STATE OF HAWAI`I, Petitioner/Plaintiff-Appellee vs. MATTHEW LOCKEY, Respondent/Defendant-Appellant.
The above-captioned case has been set for argument on the merits at:
Supreme Court Courtroom
Ali`iolani Hale, 2nd Floor
417 South King Street
Honolulu, HI 96813
Attorney for Petitioner/Plaintiff-Appellee:
Brandon H. Ito, Deputy Prosecuting Attorney
Attorney for Respondent/Defendant-Appellant:
Harrison L. Kiehm
NOTE: Order accepting Application for Writ of Certiorari, filed 07/19/13.
COURT: MER, CJ; PAN, SRA, SSM, & RWP, JJ.
Petitioner/plaintiff-appellee State of Hawai`i timely filed an application for a writ of certiorari to review the April 8, 2013 judgment of the Intermediate Court of Appeals (ICA), issued pursuant to its February 26, 2013 summary disposition order. The ICA’s judgment vacated the Family Court of the First Circuit’s (family court) September 28, 2011 Judgment of Conviction and Sentence, which convicted Matthew Lockey of Harassment in violation of HRS § 711-1106.
In brief summary, the State filed a written complaint charging Lockey with harassment in violation of HRS § 711-1106(1)(a). On the day of the bench trial in family court, Lockey objected to the charge, arguing that the use of the disjunctive in the charge did not provide him with sufficient notice of the allegations against him. The State argued that Lockey’s objection was untimely. The family court denied the motion, and following a bench trial, found Lockey guilty as charged. Lockey appealed, arguing that the family court erred in denying his motion to dismiss and that there was insufficient evidence to support his conviction.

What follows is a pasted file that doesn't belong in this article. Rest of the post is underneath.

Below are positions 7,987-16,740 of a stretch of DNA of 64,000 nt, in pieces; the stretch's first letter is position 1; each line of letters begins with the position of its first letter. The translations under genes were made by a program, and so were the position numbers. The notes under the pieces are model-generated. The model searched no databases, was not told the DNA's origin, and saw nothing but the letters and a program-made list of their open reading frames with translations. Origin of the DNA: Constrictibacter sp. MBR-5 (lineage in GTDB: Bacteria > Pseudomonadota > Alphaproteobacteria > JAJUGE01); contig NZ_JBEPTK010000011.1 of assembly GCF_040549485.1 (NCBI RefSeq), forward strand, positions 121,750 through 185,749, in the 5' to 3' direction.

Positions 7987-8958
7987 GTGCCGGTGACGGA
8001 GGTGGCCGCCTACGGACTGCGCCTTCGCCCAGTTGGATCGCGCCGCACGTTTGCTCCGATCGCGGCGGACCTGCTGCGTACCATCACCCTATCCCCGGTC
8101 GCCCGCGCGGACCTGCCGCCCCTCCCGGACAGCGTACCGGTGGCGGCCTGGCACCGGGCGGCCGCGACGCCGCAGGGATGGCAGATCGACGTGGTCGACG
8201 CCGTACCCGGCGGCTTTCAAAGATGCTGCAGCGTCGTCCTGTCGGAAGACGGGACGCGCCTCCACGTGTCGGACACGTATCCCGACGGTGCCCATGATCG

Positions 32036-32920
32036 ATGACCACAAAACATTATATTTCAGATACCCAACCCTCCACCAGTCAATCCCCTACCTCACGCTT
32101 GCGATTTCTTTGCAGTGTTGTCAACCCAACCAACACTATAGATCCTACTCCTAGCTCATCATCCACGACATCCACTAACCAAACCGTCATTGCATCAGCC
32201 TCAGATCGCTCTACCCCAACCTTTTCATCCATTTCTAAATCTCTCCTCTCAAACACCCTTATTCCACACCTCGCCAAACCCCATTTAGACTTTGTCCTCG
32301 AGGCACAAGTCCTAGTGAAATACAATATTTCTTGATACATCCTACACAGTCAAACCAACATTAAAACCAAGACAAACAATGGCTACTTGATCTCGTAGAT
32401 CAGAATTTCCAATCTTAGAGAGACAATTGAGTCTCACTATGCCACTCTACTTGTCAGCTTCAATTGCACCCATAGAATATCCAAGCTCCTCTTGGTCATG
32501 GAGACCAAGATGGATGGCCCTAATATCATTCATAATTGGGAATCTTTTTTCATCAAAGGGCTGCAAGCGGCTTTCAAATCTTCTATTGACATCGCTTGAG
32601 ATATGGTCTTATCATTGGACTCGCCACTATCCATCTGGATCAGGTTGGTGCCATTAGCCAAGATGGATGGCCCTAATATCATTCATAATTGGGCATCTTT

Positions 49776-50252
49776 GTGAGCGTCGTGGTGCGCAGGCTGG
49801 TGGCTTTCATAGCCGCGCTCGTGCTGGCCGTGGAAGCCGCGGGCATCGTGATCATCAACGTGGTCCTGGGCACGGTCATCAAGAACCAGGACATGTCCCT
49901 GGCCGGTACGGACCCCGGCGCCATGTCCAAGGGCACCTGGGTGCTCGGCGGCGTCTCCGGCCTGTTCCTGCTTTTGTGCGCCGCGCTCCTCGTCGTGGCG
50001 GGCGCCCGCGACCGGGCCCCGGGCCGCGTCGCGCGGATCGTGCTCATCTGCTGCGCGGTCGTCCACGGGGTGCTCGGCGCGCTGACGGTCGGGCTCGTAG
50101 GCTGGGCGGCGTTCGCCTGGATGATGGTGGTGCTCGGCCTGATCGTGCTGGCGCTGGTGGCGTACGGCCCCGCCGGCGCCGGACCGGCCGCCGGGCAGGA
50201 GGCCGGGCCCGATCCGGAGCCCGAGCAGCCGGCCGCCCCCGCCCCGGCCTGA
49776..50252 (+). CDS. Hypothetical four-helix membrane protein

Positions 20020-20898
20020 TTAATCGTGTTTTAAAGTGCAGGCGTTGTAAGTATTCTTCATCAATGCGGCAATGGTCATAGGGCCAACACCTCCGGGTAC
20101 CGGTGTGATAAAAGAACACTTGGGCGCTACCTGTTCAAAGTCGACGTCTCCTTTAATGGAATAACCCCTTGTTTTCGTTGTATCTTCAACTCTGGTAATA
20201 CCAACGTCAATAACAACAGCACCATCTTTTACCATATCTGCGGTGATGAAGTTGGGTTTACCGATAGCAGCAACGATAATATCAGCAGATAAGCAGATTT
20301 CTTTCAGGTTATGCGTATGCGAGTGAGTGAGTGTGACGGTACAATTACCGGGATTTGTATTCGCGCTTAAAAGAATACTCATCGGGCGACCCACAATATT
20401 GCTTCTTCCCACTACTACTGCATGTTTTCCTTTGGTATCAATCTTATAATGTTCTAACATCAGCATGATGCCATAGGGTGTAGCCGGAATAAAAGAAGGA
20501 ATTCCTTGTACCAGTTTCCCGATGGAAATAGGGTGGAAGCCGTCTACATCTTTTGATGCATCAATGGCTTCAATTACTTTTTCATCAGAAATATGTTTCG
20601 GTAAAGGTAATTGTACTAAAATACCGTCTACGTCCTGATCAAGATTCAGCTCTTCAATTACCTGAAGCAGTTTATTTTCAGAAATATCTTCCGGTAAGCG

A majority of the ICA determined that Lockey’s objection to the sufficiency of the charge was timely and that the use of disjunctive language in the complaint failed to provide him with sufficient notice of the allegations against him. The ICA majority did not address Lockey’s insufficient evidence claim. The ICA vacated Lockey’s conviction and remanded the case with instructions to dismiss without prejudice.
The State raises three questions in its application: (1) whether the ICA erred in holding that Lockey’s objection to the charge was not waived, (2) whether the ICA erred in vacating the family court’s judgment of conviction and remanding with instructions to dismiss the case without prejudice, and (3) whether existing Hawai`i precedent concerning pleading in either the conjunctive, disjunctive, or conjunctive/disjunctive should be re-examined and overruled.